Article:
United States District Court, E.D. Kentucky, Southern Division, London
July 24, 2015
UNITED STATES OF AMERICA, Plaintiff,
ZANE W. VANARSDALE, Defendant.
GREGORY F. VAN TATENHOVE, District Judge.
This matter is before the Court on the Recommended Disposition ("R&R") [R. 63] filed by United States Magistrate Judge Hanly A. Ingram. The Defendant, Zane W.Vanarsdale, is charged by the United States Probation Office ("USPO") in a Second Report with again violating Standard Condition #7 of his supervised release terms through illegal drug use, and the related violation of committing another crime while on supervised release. [ Id. at 1-2.] Upon notification of these violations, the Court issued an arrest warrant. [R. 58.] This matter was then referred to Judge Ingram to conduct a final revocation hearing and recommend a proposed disposition of the matter. [R. 61.]
On July 8, 2015, Judge Ingram conducted a final hearing on revocation of Vanarsdale's supervised release. [R. 62.] At the revocation hearing, Vanarsdale admitted the factual basis for the violations described in the Probation Office's Report. The United States recommended revocation and incarceration for twelve months without a term of supervised release to follow, arguing that despite receiving leniency from this Court in the past Defendant has continued to violate his supervised release conditions. Defense recommended a term of imprisonment of ten months without supervised release to follow.
Upon evaluation of the entire record, Magistrate Judge Ingram issued an R&R, recommending revocation with a term of imprisonment of twelve months and no supervised release to follow. [R. 63 at 7.] In making this recommendation, Judge Ingram notes that the Sixth Circuit considers use of a controlled substance as possession in the context of supervised release, and that revocation is mandated by Congress in cases where the defendant is in possession of a controlled substance. [ Id. at 5.] Judge Ingram also notes that Vanarsdale's release was not revoked in 2012 after a charge of reckless driving, yet Vanarsdale breached the Court's trust with his violations in 2014. Following the 2014 violations, Vanarsdale received a sentence below his Guideline Range, yet he has again breached the Court's trust. The R&R concludes by directing the parties' attention to the relevant statute that requires any objections to be filed within fourteen (14) days of service. [ Id. at 9.] See 28 U.S.C. § 636(b)(1). As of this date, neither party has filed objections nor sought an extension of time to do so.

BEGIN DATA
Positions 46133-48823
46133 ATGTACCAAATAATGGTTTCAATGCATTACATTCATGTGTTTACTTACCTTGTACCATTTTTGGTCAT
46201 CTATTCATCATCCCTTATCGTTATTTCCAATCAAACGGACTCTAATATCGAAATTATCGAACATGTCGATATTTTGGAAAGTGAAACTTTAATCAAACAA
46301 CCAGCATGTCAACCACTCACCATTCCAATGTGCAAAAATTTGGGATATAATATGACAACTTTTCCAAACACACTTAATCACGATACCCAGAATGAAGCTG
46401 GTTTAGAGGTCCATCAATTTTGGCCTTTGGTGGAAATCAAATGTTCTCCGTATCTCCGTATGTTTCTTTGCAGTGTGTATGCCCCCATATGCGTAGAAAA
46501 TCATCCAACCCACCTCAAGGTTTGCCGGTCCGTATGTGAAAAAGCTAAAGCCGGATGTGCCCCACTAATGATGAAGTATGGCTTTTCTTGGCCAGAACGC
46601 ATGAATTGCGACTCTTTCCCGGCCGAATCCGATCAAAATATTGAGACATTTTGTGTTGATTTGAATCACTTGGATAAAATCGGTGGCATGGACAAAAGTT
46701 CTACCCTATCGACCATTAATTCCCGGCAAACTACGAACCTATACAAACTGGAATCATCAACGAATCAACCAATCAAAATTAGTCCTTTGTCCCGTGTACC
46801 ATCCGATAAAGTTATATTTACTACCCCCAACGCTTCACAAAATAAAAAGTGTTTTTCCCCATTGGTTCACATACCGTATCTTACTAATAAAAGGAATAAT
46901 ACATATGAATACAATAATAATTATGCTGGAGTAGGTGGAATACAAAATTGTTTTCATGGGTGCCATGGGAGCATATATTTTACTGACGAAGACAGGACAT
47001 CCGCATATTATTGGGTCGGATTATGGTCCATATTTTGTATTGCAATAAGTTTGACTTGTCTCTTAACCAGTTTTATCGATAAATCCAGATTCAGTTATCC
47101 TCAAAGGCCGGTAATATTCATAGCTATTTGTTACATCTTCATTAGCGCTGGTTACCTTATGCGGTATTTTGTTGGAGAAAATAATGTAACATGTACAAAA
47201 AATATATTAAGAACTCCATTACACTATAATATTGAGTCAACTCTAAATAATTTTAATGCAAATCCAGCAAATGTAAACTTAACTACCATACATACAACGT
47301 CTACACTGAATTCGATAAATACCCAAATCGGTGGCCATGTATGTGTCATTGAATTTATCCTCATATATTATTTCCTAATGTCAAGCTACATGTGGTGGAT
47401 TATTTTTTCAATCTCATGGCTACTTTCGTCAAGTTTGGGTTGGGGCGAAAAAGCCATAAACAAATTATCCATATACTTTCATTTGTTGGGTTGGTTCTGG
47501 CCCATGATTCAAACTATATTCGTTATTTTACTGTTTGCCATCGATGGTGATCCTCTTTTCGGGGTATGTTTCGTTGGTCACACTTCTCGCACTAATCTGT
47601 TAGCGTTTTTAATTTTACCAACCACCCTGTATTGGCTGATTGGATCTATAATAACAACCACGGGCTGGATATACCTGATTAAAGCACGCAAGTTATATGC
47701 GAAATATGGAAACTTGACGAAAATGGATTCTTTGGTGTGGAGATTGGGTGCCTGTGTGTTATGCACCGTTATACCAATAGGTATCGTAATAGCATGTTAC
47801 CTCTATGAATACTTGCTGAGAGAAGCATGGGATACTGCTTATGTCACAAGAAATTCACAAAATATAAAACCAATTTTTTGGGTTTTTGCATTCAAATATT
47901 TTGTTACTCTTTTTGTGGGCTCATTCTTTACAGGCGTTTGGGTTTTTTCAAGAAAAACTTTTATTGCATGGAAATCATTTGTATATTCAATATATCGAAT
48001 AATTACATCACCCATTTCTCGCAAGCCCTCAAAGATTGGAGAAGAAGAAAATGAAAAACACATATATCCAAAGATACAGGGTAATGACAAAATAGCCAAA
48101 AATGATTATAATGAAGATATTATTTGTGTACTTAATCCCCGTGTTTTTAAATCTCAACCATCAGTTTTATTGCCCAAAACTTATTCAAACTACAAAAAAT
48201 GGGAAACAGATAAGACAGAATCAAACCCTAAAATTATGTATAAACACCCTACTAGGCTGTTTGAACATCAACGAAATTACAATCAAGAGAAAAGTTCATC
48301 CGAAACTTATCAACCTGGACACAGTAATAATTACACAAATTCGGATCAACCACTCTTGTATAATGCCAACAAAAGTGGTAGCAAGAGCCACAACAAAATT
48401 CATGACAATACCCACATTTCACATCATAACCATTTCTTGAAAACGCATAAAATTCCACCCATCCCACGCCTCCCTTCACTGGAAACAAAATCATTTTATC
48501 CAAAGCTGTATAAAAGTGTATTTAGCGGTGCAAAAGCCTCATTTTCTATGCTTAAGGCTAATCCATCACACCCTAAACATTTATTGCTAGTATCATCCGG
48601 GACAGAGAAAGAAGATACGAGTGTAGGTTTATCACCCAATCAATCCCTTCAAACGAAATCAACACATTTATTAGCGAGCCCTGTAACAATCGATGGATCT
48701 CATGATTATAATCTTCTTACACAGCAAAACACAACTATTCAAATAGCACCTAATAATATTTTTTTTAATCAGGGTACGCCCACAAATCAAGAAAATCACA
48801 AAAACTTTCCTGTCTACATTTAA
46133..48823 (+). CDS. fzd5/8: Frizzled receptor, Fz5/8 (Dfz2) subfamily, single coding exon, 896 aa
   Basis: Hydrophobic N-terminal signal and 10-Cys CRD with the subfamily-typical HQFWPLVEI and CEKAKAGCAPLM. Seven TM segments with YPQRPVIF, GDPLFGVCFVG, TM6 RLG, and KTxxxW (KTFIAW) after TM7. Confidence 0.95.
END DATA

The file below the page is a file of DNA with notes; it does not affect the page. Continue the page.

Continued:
Generally, this Court must make a de novo determination of those portions of a recommended disposition to which objections are made. 28 U.S.C. § 636(b)(1)(c). When no objections are made, however, this Court is not required to "review... a magistrate's factual or legal conclusions, under a de novo or any other standard...." Thomas v. Arn, 474 U.S. 140, 150 (1985). Parties who fail to object to a Magistrate's report and recommendation are also barred from appealing a district court's order adopting that report and recommendation. United States v. Walters, 638 F.2d 947 (6th Cir. 1981). Nevertheless, this Court has examined the record, and it agrees with the Magistrate Judge's Recommended Disposition. Accordingly, and the Court being sufficiently advised, it is hereby ORDERED as follows:
1. The Recommended Disposition [R.63] as to Zane W.Vanarsdale is ADOPTED as and for the Opinion of the Court;
2. The Defendant, Zane W.Vanarsdale, is found to have violated the terms of his Supervised Release as set forth in the Petition filed by the United States Probation Office;
3. Vanarsdale's Supervised Release is REVOKED and he is sentenced to a term of incarceration for twelve (12) months with no supervised release to follow.
4. Judgment shall be entered promptly.